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Suicide underlines gravity of Greek economic tragedy

world Updated: Apr 06, 2012 01:46 IST
Reuters
Greece

A Greek pensioner’s suicide outside parliament has quickly become a symbol of the pain of austerity and has been seized upon by opponents of the budget cuts imposed by Greece’s international lenders.

The 77-year-old retired pharmacist, Dimitris Christoulas, shot himself in the head on Wednesday after declaring that financial troubles pushed him over the edge. A suicide note said he preferred to die than scavenge for food.

The highly public — and symbolic — nature of the suicide prompted an outpouring of sympathy from ordinary Greeks, who held a protest march and set up an impromptu shrine with notes condemning the crisis at the spot where he killed himself.

The conservative newspaper Eleftheros Typos called the victim a “martyr for Greece” and said his act was filled with “profound political symbolism” that could “shock Greek society and the political world and awaken their conscience” in the weeks before a parliamentary election that will determine Greece’s future.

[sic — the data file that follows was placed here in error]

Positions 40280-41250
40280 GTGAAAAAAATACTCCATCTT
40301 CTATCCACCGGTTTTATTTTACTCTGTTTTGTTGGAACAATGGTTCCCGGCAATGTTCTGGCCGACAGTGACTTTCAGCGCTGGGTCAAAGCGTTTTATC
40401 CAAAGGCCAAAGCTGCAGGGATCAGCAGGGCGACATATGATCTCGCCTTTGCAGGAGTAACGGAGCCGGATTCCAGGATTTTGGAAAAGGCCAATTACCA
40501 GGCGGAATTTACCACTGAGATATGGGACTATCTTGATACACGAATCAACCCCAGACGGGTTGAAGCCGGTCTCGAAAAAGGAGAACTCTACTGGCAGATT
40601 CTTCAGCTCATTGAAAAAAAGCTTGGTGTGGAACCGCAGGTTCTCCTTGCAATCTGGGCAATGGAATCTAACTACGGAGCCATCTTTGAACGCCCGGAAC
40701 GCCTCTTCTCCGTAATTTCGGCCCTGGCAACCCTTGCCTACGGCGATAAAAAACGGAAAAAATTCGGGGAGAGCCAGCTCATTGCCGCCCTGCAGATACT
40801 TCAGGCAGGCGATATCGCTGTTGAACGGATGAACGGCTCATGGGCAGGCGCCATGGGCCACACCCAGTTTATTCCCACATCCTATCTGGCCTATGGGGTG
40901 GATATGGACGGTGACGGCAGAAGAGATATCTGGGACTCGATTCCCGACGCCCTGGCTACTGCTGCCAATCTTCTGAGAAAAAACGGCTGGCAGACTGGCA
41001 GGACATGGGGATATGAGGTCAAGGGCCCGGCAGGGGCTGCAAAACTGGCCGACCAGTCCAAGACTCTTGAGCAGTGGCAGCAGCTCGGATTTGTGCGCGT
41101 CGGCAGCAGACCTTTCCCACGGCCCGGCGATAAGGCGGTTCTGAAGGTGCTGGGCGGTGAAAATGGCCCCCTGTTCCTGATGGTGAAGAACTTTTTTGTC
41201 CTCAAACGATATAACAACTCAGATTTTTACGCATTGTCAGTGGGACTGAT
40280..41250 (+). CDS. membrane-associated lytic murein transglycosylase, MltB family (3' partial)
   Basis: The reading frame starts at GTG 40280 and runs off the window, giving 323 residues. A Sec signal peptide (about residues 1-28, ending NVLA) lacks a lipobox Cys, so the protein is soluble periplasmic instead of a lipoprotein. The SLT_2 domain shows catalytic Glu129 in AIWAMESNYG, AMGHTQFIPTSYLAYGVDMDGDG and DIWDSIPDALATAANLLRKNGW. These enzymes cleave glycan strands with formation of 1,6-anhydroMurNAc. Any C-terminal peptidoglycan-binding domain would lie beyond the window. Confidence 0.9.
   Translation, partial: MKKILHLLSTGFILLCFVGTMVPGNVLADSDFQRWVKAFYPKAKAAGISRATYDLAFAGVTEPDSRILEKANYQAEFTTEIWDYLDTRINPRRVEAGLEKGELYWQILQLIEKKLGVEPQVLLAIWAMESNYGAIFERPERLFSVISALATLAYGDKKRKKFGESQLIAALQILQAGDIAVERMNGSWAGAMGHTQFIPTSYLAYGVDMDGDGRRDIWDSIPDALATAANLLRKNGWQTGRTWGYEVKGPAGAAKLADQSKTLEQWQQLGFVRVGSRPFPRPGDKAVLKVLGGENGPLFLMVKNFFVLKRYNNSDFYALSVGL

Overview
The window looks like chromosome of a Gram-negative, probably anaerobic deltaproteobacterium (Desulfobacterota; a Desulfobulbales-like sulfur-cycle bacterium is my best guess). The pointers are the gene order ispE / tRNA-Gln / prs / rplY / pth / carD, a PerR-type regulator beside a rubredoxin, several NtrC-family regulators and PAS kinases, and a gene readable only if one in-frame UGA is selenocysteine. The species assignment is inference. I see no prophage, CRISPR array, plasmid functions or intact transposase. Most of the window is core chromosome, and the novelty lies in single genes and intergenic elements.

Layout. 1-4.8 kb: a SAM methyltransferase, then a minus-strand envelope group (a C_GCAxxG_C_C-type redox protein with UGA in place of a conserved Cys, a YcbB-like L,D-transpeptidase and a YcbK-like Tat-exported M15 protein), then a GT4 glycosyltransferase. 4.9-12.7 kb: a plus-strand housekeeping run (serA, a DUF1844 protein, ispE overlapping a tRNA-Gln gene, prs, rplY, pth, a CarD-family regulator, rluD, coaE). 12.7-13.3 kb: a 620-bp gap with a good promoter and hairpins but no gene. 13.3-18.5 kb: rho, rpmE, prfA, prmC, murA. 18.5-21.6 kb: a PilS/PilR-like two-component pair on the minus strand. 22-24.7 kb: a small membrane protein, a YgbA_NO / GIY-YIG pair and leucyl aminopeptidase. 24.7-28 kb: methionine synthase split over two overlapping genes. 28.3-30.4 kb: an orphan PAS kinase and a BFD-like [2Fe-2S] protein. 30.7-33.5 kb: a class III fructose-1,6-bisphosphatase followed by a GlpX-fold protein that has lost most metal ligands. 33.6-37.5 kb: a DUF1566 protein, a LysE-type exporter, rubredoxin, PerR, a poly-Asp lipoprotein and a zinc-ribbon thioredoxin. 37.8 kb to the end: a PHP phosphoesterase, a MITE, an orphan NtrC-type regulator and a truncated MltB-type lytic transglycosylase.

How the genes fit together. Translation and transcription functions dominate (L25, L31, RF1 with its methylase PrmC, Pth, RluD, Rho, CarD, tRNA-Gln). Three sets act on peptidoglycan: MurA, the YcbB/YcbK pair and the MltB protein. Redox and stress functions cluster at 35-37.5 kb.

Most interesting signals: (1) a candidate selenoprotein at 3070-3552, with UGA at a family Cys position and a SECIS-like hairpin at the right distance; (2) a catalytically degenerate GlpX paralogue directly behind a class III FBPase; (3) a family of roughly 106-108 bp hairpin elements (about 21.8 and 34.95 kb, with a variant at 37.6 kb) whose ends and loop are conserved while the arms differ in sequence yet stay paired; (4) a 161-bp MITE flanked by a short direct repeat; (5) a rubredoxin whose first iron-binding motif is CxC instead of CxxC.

Anger was directed as much at politicians as it was at the austerity medicine prescribed by foreign lenders in return for aid to lift the country out of its worst economic crisis since World War Two.

“It's horrible. We shouldn’t have reached this point. The politicians in parliament who brought us here should be punished for this,” said Anastassia Karanika, a 60-year-old pensioner.

With the tragedy occurring barely a month before elections are expected in Greece, smaller parties opposed to harsh spending cuts included in the country’s second bailout were quick to point the finger at bigger parties backing the rescue.

“Those who should have committed suicide — who should have committed suicide a long time ago — are the politicians who knowingly decided to bring this country and its people to this state of affairs,” said Panos Kammenos, a conservative lawmaker who recently set up the Independent Greeks anti-austerity party.